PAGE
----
Some features fall between inclusions that are easy to see with 10x magnification (which is the standard for diamond clarity grading) and the submicroscopic level, and thus may not be detailed in any direct way on a laboratory grading report. Strain and striation of the carbon lattice are important examples.
Internal graining (aka striation) in CVD grown diamond
Striation is similar to grain lines in a natural diamond. It can also appear similar to twinning wisps, a common feature in natural diamonds. Strain in the crystal lattice is another factor common in lab grown diamonds, especially CVD grown, and relatively rare in nature. Both strain and striation can have a deleterious effect on a diamond’s transparency. If severe enough the diamond will take on a hazy look as light ray are scattered as they are propagated internally before being returned to the eye. This can be a rather subtle effect that takes a trained eye to assess. But if an appreciable transparency deficit is present a diamond will never achieve its full light potential, no matter how well cut it is.
While striation is something that can potentially be seen in a microscope and captured in magnified images, strain can only be directly observed in a polariscope or a microscope equipped with polarizing filters. However, when prominent enough both can be observed in the effect they have on the transparency of the diamond. Strain can manifest in what some researchers describe as a roiled appearance sometimes referred to as the ‘scotch and water’ effect. While not obviously hazy, the diamond can look a little blurry as though the reflections of the facets are somewhat out of focus.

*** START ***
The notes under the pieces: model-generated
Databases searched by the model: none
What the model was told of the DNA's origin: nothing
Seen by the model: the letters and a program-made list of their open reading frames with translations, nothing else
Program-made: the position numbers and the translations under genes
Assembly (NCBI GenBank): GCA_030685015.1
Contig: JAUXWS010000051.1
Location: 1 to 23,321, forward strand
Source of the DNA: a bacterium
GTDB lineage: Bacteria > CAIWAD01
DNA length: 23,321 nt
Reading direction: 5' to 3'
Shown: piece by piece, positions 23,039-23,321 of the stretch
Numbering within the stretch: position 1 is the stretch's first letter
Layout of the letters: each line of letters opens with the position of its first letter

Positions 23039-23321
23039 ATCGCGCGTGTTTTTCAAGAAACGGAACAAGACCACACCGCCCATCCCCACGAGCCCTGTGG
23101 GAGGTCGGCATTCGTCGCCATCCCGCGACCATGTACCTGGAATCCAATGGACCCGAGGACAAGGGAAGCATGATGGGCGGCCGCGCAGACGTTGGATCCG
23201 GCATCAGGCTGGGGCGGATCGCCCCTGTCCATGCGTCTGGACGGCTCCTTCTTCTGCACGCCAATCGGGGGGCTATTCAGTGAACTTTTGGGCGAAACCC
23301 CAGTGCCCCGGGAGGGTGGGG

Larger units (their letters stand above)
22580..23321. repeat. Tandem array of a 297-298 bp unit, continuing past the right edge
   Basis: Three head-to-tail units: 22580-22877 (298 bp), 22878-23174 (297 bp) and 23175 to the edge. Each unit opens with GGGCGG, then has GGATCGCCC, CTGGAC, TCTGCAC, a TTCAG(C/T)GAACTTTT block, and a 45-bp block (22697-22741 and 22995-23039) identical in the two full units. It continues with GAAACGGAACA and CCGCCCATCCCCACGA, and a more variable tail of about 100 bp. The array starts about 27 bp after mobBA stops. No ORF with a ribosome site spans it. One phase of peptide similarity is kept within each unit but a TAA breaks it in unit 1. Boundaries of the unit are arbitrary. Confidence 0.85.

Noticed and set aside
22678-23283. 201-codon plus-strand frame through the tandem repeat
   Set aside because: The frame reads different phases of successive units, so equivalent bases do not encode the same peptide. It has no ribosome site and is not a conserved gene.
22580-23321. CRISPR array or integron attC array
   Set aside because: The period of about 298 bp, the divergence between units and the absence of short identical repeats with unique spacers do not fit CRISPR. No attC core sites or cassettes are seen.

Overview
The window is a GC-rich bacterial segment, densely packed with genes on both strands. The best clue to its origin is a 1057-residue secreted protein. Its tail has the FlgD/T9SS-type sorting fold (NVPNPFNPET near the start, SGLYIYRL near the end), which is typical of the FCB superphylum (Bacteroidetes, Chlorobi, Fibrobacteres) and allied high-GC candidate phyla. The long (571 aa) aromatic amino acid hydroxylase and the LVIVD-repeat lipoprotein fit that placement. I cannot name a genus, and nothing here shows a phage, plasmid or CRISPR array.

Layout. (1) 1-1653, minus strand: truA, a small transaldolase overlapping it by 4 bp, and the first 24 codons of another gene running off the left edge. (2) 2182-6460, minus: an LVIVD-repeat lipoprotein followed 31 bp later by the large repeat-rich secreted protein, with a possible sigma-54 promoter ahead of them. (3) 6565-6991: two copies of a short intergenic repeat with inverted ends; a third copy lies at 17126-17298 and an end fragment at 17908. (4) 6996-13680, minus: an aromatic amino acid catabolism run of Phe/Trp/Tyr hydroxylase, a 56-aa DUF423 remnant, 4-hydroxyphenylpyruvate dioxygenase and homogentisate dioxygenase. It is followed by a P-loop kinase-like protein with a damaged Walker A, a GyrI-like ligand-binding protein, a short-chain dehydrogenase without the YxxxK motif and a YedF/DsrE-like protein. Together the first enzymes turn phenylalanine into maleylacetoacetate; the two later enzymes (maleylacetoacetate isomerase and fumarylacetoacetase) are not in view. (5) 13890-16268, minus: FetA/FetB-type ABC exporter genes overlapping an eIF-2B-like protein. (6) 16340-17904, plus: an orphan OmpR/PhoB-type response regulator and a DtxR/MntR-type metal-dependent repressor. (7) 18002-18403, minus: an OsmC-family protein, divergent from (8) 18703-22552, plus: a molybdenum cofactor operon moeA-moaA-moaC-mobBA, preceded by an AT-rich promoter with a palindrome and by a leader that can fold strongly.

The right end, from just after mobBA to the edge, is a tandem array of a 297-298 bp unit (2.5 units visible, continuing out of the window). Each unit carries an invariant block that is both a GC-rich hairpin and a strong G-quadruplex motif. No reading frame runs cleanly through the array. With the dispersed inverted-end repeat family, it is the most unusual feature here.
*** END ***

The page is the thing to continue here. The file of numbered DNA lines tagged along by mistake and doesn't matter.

Blue Nuance and Unusual Color Tinges in Lab Diamonds

Another issue that is somewhat specific to lab diamonds surrounds certain effects caused by trace elements present in the growth environment. While not falling into the category of inclusions per se, they are atomic level defects that can cause visible effects. The most well known in this category is an effect known as ‘blue nuance’ which is seen in some lab grown diamonds, particularly those grown by the HPHT method. This effect is caused by traces of the element Boron which is commonly used in this method. Boron is the same element that gives natural fancy blue diamonds their color and which is extremely rare in nature. Blue nuance, as the name implies, is a very subtle blue hue that can be seen in some lab diamonds, even in those getting top color grades from the laboratories. While blue is arguably an attractive color that some may find very appealing, because it is an indicator of synthetic origin it is seen as a negative trait by the lab grown market.
Other color tinges that may occur in lab grown diamonds are more common in natural and are less attractive, such as brown and gray. CVD grown diamonds are often treated to remove unwanted color. Such treatment is not always successful or may have unintended consequences. Many shoppers therefore look for “As Grown” diamonds without any evidence of post growth treatments.


Diamonds, both natural and lab grown, almost always have inclusions, trace elements, or growth defects that are both distinctive to the growth method and similar in appearance. Metal flux inclusions and some non-diamond carbon inclusions can be diagnostic for lab grown diamonds. Mineral inclusions such as garnets, sapphires and other minerals can be diagnostic for natural diamonds. But many inclusions in both lab grown and natural diamonds have a very similar appearance, so gemologists need to be very careful in making identification solely on the basis of inclusions. This is particularly true of very clean diamonds with few inclusions that are very small and difficult to resolve, even under the microscope. And since lab diamonds have the same physical properties as natural diamond, blemishes such as chips, scratches and polishing lines can be present in both. Other tests are usually necessary for conclusive identification.